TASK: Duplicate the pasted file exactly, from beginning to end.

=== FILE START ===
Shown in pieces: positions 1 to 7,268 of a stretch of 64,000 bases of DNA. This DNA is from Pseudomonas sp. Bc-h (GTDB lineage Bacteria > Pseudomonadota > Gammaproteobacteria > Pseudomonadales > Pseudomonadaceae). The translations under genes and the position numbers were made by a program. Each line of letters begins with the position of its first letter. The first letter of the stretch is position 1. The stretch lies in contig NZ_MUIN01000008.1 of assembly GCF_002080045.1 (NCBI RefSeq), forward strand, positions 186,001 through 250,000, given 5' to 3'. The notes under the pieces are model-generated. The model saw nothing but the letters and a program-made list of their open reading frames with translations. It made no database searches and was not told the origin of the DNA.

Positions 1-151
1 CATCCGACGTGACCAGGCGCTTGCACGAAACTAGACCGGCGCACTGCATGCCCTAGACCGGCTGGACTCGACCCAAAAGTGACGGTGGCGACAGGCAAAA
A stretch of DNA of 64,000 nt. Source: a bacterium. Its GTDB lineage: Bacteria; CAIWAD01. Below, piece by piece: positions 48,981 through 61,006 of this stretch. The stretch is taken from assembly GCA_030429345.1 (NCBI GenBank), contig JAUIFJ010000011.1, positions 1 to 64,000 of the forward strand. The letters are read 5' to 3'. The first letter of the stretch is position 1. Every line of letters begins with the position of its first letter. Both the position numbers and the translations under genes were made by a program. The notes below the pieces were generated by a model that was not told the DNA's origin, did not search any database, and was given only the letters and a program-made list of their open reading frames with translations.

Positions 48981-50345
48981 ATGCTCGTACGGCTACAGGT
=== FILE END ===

Shown in pieces: positions 1 to 7,268 of a stretch of 64,000 bases of DNA. This DNA is from Pseudomonas sp. Bc-h (GTDB lineage Bacteria > Pseudomonadota > Gammaproteobacteria > Pseudomonadales > Pseudomonadaceae). The translations under genes and the position numbers were made by a program. Each line of letters begins with the position of its first letter. The first letter of the stretch is position 1. The stretch lies in contig NZ_MUIN01000008.1 of assembly GCF_002080045.1 (NCBI RefSeq), forward strand, positions 186,001 through 250,000, given 5' to 3'. The notes under the pieces are model-generated. The model saw nothing but the letters and a program-made list of their open reading frames with translations. It made no database searches and was not told the origin of the DNA.

Positions 1-151
1 CATCCGACGTGACCAGGCGCTTGCACGAAACTAGACCGGCGCACTGCATGCCCTAGACCGGCTGGACTCGACCCAAAAGTGACGGTGGCGACAGGCAAAA
A stretch of DNA of 64,000 nt. Source: a bacterium. Its GTDB lineage: Bacteria; CAIWAD01. Below, piece by piece: positions 48,981 through 61,006 of this stretch. The stretch is taken from assembly GCA_030429345.1 (NCBI GenBank), contig JAUIFJ010000011.1, positions 1 to 64,000 of the forward strand. The letters are read 5' to 3'. The first letter of the stretch is position 1. Every line of letters begins with the position of its first letter. Both the position numbers and the translations under genes were made by a program. The notes below the pieces were generated by a model that was not told the DNA's origin, did not search any database, and was given only the letters and a program-made list of their open reading frames with translations.

Positions 48981-50345
48981 ATGCTCGTACGGCTACAGGT